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For centuries people argued whether light was particles or waves. Neither idea fit all the evidence.

I have the idea that all of the data that doesn't fit particles is about how light travels through space. For example the double-slit experiment.

And I have the idea that all of the data that doesn't fit waves is about how light interacts with matter. For example the photoelectric effect.

Am I wrong? Are there examples where the wave theory incorrectly predicts the pattern of radiation traveling through space?

Are there examples where particle theory incorrectly predicts how light interacts with matter?

Of course in modern physics it makes no difference. All we can measure is probability distributions, and quantum mechanics correctly predicts probability distributions. It makes no difference what interpretation we put on it when it correctly predicts the measurable results.

But do I have it right about the problems with the old theories?

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  • $\begingroup$ Are there examples where particle theory incorrectly predicts how light interacts with matter? What are the equations of “particle theory” and what do they predict for the photon/electron scattering differential cross section? $\endgroup$ – G. Smith Apr 13 at 20:35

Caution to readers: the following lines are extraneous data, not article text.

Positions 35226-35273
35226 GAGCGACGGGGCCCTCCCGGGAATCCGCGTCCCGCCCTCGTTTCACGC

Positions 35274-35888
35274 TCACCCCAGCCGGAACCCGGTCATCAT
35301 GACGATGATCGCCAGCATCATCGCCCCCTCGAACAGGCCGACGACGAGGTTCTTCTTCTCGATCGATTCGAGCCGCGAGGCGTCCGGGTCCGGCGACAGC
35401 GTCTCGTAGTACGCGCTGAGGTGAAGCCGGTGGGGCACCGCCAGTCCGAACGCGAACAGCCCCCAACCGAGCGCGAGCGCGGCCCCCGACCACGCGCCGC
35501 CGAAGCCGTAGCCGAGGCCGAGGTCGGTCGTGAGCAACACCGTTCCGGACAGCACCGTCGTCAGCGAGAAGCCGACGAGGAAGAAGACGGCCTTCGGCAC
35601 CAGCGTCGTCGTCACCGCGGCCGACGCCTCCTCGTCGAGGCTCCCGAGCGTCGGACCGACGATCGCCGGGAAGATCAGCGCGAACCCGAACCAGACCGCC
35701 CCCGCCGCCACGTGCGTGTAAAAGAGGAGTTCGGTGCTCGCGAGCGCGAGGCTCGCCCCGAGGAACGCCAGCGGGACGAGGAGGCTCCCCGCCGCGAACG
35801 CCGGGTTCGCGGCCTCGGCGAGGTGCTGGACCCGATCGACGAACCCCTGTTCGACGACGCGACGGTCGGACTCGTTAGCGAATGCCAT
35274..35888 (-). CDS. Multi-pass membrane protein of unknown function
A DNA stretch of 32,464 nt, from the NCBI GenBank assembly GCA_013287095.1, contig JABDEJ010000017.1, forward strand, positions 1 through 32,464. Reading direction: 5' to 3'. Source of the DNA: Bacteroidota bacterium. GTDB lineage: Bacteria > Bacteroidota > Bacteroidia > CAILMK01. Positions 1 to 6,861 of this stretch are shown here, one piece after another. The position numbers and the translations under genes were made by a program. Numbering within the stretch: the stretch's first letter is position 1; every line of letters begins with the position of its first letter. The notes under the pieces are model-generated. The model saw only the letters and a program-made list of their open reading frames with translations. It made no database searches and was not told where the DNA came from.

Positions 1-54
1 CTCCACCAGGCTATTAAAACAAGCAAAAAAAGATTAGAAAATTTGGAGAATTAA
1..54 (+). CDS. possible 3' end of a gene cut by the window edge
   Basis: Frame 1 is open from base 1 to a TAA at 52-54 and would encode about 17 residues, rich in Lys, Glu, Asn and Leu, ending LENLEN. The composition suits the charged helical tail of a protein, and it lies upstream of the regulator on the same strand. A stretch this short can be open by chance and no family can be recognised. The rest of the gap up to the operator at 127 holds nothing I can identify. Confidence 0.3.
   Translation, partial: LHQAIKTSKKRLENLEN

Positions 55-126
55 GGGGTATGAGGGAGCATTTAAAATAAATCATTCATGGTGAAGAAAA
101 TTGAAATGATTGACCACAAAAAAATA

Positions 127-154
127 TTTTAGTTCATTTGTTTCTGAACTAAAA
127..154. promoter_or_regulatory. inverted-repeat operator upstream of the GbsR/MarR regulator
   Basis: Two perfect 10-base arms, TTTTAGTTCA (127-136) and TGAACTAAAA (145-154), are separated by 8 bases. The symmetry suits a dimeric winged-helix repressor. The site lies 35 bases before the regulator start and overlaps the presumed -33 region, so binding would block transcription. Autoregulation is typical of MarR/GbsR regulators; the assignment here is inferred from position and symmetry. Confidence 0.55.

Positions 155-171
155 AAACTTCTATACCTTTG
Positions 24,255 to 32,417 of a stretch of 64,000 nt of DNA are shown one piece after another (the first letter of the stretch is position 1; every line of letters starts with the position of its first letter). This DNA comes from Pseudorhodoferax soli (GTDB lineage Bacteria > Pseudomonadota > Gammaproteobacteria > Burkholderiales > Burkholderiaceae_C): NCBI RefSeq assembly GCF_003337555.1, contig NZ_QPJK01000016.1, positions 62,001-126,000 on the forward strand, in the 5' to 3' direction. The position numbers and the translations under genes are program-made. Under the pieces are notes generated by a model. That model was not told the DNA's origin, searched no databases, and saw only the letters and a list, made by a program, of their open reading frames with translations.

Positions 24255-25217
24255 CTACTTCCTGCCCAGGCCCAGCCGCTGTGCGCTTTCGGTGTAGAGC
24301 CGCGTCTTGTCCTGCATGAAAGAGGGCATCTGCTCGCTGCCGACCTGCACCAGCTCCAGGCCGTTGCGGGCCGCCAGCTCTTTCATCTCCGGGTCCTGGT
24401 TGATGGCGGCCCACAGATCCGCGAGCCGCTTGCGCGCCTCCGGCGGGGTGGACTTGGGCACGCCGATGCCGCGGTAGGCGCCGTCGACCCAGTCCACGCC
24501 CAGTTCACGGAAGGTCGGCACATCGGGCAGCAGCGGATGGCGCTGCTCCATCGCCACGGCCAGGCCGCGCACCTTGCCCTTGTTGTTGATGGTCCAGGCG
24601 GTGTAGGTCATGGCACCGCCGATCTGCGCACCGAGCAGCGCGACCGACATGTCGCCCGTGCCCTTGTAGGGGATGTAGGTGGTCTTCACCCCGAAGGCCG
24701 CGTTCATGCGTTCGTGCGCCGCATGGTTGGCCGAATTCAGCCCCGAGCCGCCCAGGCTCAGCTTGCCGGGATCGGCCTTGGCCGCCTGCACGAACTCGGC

• $\begingroup$ @G.Smith I have no idea. Newton explained rules for light corpuscles traveling through space. They travel in straight lines. They bounce off mirrors at equal angles. Etc. It mostly worked but it didn't explain diffraction, particularly the double-slit experiment, etc. $\endgroup$ – J Thomas Apr 14 at 16:43
  • $\begingroup$ @G.Smith But there's obviously no way that a wave could provide a single quantum of energy to an atom. High-frequency light at low intensity would take a long time to charge up an atom. All the energy has to come from the light, it can't be that a few atoms are mostly charged up and just need a little push. So a wave just can't do it. It has to be big packets of energy that show up in one place. But I don't know the equations. Done right, it would be QM, correct? $\endgroup$ – J Thomas Apr 14 at 16:48
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Classical wave theory from Maxwell's Equations implies a rate of electro magnetic energy entering through the surface of a sphere at a rate much slower than is found in studying the photoelectric effect. About 10 minutes to launch an electron to observed velocities vs near instantaneous take off. Compare the surface integral of the Poynting Vector over the classic electron radius to observations. This might be an example of the failure of a wave theory to explain how photons propagate through space. It literally at the boundary of a particle process though.

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    $\begingroup$ Not to mention there are no physical descriptions of what a light wave is. It can’t be described unless you’re talking individual photon Particles. $\endgroup$ – Bill Alsept Apr 13 at 22:07

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